Death toll climbs in severe monsoon season in China and Japa
There have been over 100 deaths in Asia this month as the vast region experiences an intense monsoon season.
Many countries, including India, China, and Japan, have experienced extreme rain over the past fortnight, causing flooding and landslides.
As a result, hundreds of thousands of people have been forced to evacuate.
South Korea was on high alert on Friday as a storm battered the capital Seoul, while in the Philippines, officials warned of a tropical cyclone.
Earlier this week, Japan reported record-breaking floods on the island of Kyushu, which killed at least eight people, including a local politician. Several others remain unaccounted for.
“It’s raining like never before,” a spokesman for Japan’s meteorological agency said, as cities across the country registered record rainfall.
There has been an increase in floods worldwide due to climate change, according to scientists. As a result of extreme weather, many countries are struggling to mitigate its dangers.
World Meteorological Organization’s director of hydrology, water, and cryosphere said Japan is “extremely alert, as well as well prepared.”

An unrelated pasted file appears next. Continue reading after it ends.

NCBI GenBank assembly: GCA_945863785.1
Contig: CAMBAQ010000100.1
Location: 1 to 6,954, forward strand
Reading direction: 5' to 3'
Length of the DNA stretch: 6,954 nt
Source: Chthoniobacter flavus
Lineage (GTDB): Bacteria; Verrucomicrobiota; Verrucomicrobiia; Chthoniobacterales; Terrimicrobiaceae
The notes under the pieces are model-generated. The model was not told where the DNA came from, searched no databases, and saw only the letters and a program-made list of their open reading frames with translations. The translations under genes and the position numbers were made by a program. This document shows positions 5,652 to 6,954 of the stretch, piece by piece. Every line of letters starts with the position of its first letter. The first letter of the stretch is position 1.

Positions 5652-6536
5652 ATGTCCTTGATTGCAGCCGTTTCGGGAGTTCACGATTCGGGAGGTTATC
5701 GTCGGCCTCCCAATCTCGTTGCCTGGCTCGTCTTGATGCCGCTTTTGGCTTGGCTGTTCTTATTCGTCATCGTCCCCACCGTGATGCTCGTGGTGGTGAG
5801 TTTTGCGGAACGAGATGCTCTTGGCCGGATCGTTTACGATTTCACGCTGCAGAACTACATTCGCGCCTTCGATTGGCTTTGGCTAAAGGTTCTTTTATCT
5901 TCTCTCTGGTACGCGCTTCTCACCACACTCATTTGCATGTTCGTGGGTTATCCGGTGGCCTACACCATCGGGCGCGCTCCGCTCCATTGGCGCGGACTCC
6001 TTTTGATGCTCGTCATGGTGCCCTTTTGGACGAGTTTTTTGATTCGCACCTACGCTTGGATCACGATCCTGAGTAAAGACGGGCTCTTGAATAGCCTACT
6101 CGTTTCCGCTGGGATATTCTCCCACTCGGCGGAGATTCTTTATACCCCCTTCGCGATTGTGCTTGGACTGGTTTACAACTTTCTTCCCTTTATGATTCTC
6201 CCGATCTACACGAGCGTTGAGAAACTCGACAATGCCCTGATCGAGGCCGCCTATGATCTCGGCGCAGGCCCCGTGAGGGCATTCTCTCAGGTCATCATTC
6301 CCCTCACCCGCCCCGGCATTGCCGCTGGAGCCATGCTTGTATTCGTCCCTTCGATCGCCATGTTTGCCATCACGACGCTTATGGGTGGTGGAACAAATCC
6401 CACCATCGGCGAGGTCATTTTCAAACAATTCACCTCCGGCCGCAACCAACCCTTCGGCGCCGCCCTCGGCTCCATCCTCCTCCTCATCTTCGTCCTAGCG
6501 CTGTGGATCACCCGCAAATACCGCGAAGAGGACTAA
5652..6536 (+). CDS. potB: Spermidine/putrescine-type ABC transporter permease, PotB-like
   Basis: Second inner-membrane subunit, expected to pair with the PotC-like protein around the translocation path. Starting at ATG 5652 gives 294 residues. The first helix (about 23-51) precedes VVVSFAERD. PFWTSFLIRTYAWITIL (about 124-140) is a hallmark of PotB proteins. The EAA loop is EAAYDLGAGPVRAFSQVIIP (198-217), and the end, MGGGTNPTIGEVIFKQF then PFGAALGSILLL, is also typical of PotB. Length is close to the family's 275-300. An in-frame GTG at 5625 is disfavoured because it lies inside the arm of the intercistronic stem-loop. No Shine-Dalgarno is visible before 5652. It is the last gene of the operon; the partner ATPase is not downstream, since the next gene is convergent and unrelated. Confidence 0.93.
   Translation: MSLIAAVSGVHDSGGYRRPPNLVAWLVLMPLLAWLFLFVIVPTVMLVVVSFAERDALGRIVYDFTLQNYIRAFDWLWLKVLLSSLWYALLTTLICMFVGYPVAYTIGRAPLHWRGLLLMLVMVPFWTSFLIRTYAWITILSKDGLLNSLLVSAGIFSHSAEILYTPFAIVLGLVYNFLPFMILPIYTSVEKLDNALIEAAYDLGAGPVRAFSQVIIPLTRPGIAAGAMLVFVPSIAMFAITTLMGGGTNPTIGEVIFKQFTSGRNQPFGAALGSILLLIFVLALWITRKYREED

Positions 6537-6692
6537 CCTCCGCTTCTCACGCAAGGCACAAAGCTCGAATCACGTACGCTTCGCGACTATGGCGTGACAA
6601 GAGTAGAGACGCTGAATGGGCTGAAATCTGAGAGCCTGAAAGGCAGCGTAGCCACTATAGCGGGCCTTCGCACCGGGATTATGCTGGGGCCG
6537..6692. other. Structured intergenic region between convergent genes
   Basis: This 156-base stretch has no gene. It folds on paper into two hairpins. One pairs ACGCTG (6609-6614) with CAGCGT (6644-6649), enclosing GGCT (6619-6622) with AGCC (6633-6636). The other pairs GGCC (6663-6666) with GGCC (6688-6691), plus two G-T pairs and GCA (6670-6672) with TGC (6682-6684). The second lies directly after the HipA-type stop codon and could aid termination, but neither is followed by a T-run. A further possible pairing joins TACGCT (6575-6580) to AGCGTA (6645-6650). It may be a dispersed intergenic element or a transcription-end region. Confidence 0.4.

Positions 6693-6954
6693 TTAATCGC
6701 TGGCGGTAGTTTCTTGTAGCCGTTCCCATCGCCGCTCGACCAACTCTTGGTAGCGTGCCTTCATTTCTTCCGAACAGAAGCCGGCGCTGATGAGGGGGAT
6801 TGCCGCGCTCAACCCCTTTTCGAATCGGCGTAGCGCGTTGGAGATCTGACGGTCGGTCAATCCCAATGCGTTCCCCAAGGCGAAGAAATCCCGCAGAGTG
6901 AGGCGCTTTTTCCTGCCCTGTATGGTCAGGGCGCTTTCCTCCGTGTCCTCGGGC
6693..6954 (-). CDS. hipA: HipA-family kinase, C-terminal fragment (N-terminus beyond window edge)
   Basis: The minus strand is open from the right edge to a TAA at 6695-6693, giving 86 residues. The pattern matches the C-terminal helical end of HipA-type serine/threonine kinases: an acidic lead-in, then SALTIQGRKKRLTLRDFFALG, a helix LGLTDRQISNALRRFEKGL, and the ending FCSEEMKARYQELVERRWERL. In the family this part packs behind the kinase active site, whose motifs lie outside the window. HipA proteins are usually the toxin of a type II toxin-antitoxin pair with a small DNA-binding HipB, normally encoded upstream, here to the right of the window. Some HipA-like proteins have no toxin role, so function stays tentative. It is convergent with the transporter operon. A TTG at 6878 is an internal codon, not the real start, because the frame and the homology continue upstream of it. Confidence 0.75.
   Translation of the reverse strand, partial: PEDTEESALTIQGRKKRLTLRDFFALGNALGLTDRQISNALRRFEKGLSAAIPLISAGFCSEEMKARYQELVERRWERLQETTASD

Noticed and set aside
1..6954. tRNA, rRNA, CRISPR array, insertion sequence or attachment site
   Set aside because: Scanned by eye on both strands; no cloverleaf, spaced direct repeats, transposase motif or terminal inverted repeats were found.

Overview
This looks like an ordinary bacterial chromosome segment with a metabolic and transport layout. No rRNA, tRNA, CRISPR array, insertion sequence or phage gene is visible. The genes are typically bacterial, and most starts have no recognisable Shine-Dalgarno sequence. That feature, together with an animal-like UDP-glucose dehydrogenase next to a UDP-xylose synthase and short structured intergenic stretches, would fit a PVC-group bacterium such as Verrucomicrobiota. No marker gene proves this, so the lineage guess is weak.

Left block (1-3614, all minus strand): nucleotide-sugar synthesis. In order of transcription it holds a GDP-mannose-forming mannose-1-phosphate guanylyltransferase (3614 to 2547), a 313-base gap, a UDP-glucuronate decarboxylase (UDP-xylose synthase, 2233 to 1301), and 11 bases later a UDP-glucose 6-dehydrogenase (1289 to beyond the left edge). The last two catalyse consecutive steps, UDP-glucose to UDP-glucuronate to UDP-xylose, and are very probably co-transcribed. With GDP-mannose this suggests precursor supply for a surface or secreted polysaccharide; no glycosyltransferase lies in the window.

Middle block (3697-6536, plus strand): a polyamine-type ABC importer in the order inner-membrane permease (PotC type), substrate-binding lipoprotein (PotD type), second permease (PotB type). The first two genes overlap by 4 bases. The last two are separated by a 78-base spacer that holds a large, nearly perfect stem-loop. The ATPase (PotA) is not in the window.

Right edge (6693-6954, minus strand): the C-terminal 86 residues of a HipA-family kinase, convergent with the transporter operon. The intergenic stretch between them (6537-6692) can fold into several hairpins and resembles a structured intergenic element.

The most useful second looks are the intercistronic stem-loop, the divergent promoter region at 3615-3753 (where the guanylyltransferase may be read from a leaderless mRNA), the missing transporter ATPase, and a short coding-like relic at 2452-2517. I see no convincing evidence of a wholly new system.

Stefan Uhlenbrook added on Thursday that many low-income countries have no warning systems, hardly any flood defences, and no integrated flood management.
Earlier in the week, Japanese authorities evacuated more than 420,000 residents from two prefectures on Kyushu.
In the orders, it was written, “Your life is in danger, you need to act immediately.”.
There were power outages in 4,000 households in Seoul as torrential rain hit the South Korean capital early Friday, evacuating 135 people.
During an emergency meeting with government agencies, Prime Minister Han Duck-soo said the top priority for the country was to prevent deaths.
“All public officials must remain alert and respond until the monsoon is over,” Han told local media.
As a result of heavy rains in the country, he also warned officials to “thoroughly prepare” for the possibility of North Korea releasing water from a dam near the inter-Korean border.
Historically, such releases have often occurred without notice and resulted in flooding and deaths.